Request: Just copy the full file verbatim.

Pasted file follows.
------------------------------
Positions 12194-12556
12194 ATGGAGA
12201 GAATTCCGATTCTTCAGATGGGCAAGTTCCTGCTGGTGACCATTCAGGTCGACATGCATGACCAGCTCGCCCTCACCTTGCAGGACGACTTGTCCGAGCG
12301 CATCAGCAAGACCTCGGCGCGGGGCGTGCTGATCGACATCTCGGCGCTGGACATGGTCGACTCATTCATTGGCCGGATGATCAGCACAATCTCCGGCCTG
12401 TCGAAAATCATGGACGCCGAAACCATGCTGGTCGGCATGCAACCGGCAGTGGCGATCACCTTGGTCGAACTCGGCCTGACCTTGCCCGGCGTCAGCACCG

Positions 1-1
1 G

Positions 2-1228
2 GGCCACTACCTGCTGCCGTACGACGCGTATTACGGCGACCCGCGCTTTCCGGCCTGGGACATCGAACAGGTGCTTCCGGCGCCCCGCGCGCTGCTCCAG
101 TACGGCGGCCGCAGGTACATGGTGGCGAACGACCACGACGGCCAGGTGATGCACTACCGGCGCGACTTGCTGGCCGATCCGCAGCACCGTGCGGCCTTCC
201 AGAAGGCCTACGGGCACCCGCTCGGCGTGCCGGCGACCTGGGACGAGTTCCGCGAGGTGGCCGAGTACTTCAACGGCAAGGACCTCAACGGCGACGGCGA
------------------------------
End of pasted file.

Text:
Positions 12194-12556
12194 ATGGAGA
12201 GAATTCCGATTCTTCAGATGGGCAAGTTCCTGCTGGTGACCATTCAGGTCGACATGCATGACCAGCTCGCCCTCACCTTGCAGGACGACTTGTCCGAGCG
12301 CATCAGCAAGACCTCGGCGCGGGGCGTGCTGATCGACATCTCGGCGCTGGACATGGTCGACTCATTCATTGGCCGGATGATCAGCACAATCTCCGGCCTG
12401 TCGAAAATCATGGACGCCGAAACCATGCTGGTCGGCATGCAACCGGCAGTGGCGATCACCTTGGTCGAACTCGGCCTGACCTTGCCCGGCGTCAGCACCG

Positions 1-1
1 G

Positions 2-1228
2 GGCCACTACCTGCTGCCGTACGACGCGTATTACGGCGACCCGCGCTTTCCGGCCTGGGACATCGAACAGGTGCTTCCGGCGCCCCGCGCGCTGCTCCAG
101 TACGGCGGCCGCAGGTACATGGTGGCGAACGACCACGACGGCCAGGTGATGCACTACCGGCGCGACTTGCTGGCCGATCCGCAGCACCGTGCGGCCTTCC
201 AGAAGGCCTACGGGCACCCGCTCGGCGTGCCGGCGACCTGGGACGAGTTCCGCGAGGTGGCCGAGTACTTCAACGGCAAGGACCTCAACGGCGACGGCGA